PROLOG a general purpose logic programming language that is also declarative. Prolog is based on first-order logic. The syntax of PROLOG is derived from Horn clauses which is a subset of first-order logic. Because PROLOG is declarative, program logic is expressed represented by facts, relations, and rules. Questions are asked and then answers are provided based on the facts, relations, and rules.
The name PROLOG is derived from the phrase "PROgramming in LOGic". Academics in computer science community consider PROLOG an important language because it is about executable logic. Academics in philosophy or logic like to teach PROLOG for the same reason. Academics in business...Well, I have an MBA with an emphasis in information systems and they never mentioned PROLOG in any classes I took but that was 30 years ago.
So, most business professionals have probably never heard of PROLOG. However, if you have read Knowledge Engineering Basics for Accounting Professionals, you might be like me and get the sense that PROLOG might be very, very important.
The article, Prolog Under the Hood: An Honest Look, examines the inner workings of PROLOG. In the first paragraph of the conclusion of that article the author states:
In the AI [artificial intelligence] industry we have created many neat programming tools, none of which have taken off as we hoped. Quite possibly it is because the languages try too hard to be something they are not.
There is a lot to that statement. First off, it is unfortunate that the author chose to use the term "AI" or artificial intelligence. It seems that artificial intelligence and expert systems tends to get grouped together. This is unfortunate in my view. Personally, I don't like the "artificial" part of artificial intelligence. The term expert system resonates with me well though. Expert systems are "neat" ideas.
The "...because the languages try too hard to be something that they are not." I completely agree with that statement. Computers cannot think. They are machines and machines, at least today's machines, cannot think. The best that machines can do is mimic some things what humans can do. Machines cannot mimic intuition and creativity. But they can mimic rudimentary tasks, if give the right knowledge in the right form.
That form is machine-readable metadata. Facts, relations, rules. That is what a machine uses to mimic tasks humans perform, successfully automating those tasks. But if the metadata is nonsense, then the results of the machine automated tasks will likewise be nonsense.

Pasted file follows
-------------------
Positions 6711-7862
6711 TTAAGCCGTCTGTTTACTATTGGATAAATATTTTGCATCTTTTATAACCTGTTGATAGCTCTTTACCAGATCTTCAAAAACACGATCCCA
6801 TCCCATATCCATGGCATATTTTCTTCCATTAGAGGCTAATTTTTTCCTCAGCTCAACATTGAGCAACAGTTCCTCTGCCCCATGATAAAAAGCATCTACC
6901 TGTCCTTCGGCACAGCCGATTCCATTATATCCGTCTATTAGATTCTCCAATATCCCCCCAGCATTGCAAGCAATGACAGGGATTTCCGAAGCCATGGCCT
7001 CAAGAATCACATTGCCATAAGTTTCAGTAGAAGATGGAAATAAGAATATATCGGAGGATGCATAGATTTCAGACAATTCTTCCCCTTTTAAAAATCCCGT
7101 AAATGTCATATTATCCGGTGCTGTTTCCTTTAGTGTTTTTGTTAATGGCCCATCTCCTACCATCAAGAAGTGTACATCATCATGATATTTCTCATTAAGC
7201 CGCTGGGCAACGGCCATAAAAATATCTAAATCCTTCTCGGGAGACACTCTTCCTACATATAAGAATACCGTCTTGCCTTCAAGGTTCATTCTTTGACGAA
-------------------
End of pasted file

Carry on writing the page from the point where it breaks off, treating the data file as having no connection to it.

PROLOG is a tool for making sure the important machine-readable metadata is not nonsense. That is the first step in automating work. So, am I saying that every accountant needs to go and learn PROLOG? No. Not at all. PROLOG or things like PROLOG such as the Fluent Editor will be buried deeply within the bowels of software. While the law of conservation of complexity states that complexity can never be removed from a system, the complexity certainly can be moved.
Using techniques that I have outlined in my document Understanding Blocks, Slots, Templates and Exemplars, the "neat" functionality provided by PROLOG and other such tools for making sure facts, relations, and rules are described correctly in taxonomies and ontologies and consistent with those descriptions in something like a digital financial report; machines will effectively mimic humans and perform useful work.
The alternative? Nonsense. Describing the facts, relations, and rules is a basic function of the system. If the facts, relations, and rules are not described correctly then inconsistencies result. It really is that straight forward.
But if both the information in something like a digital financial report is correct and consistent with what people believe is a standard machine-readable representation of a financial report; machines can do incredibly useful work for humans because the information does not contain nonsense.
Tools like PROLOG and the Fluent Editor minimize and hopefully eliminate nonsense.
XBRL US and others have created what they call the "Data Quality Committee". Data quality is the "end". What they are really doing is creating machine-readable rules necessary to reduce the nonsense. Those rules are the "means" to the "end", data quality. Think of what the Data Quality Committee creates as being an extension of the US GAAP XBRL Taxonomy, adding important missing machine-readable business rules.
Ask yourself a question. How do you know that the machine-readable rules are correct? Tools like PROLOG can help.
If you are ambitious, a great way to understand what I am talking about is to fiddle around with PROLOG. This blog post, Try Logic Programming: A Gentle Introduction to PROLOG, points you to a free downloadable version of a PROLOG implementation, tutorials, examples, and other useful information.
Learn PROLOG Now! has other very useful information.
Really anxious to get started with PROLOG? Try this online version of PROLOG.
Of course, all this begs the question, "Why would you need PROLOG? Why can't an XBRL processor and/or XBRL Formula processor handle all these details?" PROLOG is basically a general purpose reasoner. Why isn't there a business report reasoner or even better a financial report reasoner?